Chatham Island raven

Corvus moriorum Forbes, 1892

Order: Passeriformes

Family: Corvidae

New Zealand status: Endemic

Conservation status: Extinct

Geographical variation: Nil

 
 
 
Chatham Island raven. Chatham Islands raven (Corvus moriorum). Image 2006-0010-1/15 from the series 'Extinct birds of New Zealand'. Masterton. Image © Purchased 2006. © Te Papa by Paul Martinson See Te Papa website: http://collections.tepapa.govt.nz/objectdetails.aspx?irn=711028&term=island+raven

Chatham Island raven. Chatham Islands raven (Corvus moriorum). Image 2006-0010-1/15 from the series 'Extinct birds of New Zealand'. Masterton. Image © Purchased 2006. © Te Papa by Paul Martinson See Te Papa website: http://collections.tepapa.govt.nz/objectdetails.aspx?irn=711028&term=island+raven

The Chatham Island raven was the larger of two extinct endemic raven species, the other being the New Zealand raven. Weighing up to one kilogram, they were one of the largest songbird species, exceeded only by the common raven of the northern hemisphere, the thick-billed raven of Africa, and the superb lyrebird of Australia.

Most ravens and crows have similar body shape, plumage and behaviour, and so the Chatham Island raven was probably glossy black, omnivorous and aggressive. It was common around the Chatham Island coast, and its remains are also known from a few sites on Pitt Island. It had relatively long, slender legs, and retained strong powers of flight. It probably attended seal, sea lion and seabird colonies, where they would have had access to unprotected pups, spilt regurgitations, eggs, chicks and carrion. The diet is also likely to have included fish, shellfish, skinks, insects and other invertebrates, and fruits.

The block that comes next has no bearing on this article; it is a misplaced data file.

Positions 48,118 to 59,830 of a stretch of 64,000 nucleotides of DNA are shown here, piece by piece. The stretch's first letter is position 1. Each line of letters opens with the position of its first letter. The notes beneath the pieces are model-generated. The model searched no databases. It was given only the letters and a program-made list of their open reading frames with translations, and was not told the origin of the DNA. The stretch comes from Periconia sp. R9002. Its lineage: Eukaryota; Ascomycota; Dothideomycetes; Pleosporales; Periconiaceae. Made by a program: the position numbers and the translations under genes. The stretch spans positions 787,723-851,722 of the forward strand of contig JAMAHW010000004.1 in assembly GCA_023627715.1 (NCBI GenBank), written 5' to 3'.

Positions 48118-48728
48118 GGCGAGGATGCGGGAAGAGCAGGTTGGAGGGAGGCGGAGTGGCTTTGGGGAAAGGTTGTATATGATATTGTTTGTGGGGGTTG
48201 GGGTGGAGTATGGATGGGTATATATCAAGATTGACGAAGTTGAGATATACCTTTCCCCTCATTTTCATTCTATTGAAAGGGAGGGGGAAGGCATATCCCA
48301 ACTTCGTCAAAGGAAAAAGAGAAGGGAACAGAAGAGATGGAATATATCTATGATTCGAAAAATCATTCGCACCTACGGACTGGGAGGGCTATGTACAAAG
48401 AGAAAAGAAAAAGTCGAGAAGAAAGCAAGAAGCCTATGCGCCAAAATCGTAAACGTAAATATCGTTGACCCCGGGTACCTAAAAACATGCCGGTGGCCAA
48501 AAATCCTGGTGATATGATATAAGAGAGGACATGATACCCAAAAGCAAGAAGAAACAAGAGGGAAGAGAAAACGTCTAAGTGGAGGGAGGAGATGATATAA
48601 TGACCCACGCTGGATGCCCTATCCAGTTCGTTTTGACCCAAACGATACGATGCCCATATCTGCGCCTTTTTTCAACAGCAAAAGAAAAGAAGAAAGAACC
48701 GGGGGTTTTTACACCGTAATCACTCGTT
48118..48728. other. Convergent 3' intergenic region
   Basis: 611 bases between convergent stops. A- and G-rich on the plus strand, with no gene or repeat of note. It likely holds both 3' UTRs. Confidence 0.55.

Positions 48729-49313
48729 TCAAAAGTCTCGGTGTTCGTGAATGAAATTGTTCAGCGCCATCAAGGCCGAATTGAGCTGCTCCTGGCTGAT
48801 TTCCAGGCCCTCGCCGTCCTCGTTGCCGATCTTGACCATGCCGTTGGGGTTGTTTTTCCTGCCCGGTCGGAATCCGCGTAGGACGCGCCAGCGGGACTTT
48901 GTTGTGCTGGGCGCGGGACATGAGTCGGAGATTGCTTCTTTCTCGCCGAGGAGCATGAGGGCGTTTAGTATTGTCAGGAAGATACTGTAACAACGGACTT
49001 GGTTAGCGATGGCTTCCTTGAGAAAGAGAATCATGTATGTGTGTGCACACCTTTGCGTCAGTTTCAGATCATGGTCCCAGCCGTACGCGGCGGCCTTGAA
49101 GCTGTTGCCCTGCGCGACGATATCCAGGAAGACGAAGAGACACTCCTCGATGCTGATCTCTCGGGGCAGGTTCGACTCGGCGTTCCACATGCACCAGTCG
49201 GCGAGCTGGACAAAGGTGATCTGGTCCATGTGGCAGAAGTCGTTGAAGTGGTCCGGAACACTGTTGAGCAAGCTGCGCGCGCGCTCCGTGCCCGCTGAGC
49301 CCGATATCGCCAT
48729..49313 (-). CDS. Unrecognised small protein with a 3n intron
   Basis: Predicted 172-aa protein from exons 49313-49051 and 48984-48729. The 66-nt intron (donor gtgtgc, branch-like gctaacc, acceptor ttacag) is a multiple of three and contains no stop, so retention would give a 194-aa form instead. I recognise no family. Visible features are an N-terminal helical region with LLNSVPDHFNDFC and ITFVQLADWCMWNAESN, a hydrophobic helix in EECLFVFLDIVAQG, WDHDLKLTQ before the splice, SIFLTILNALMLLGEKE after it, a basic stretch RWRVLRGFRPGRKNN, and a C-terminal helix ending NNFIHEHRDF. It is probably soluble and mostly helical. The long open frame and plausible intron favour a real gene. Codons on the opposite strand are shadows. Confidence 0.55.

The Chatham Island raven became extinct after Moriori settled on the Chatham Islands, and before European contact. The presence of raven bone remains in midden sites shows that they were eaten by humans. However, it is equally likely that extinction of the Chatham Island raven was part of a trophic cascade of effects caused by humans on the Chatham Islands, as the once enormous colonies of seals and seabirds they relied on were destroyed by over-hunting.

Weblinks

http://en.wikipedia.org/wiki/Chatham_Raven

References

Gill, B.; Martinson, P. 1991. New Zealand's extinct birds. Random Century,New Zealand.

Gill, B. 2003. Osteometry and systematics of the extinct New Zealand ravens. Journal of Systematic Palaeontology 1: 43-58.

Tennyson, A.; Martinson, P. 2006. Extinct birds of New Zealand. Te Papa Press, Wellington.

Tennyson, A.J.D. 2010. Passeriformes. Pp. 275-322. In: Checklist Committee (OSNZ) 2010. Checklist of the birds of New Zealand, Norfolk and Macquarie Islands, and the Ross Dependency, Antarctica (4th ed.). Ornithological Society of New Zealand & Te Papa Press,Wellington.

Worthy, T.H.; Holdaway, R.N. 2002. The lost world of the moa: prehistoric life in New Zealand. Canterbury University Press, Christchurch.

Recommended citation

Szabo, M.J. 2013. Chatham Island raven. In Miskelly, C.M. (ed.) New Zealand Birds Online. www.nzbirdsonline.org.nz

Chatham Island raven

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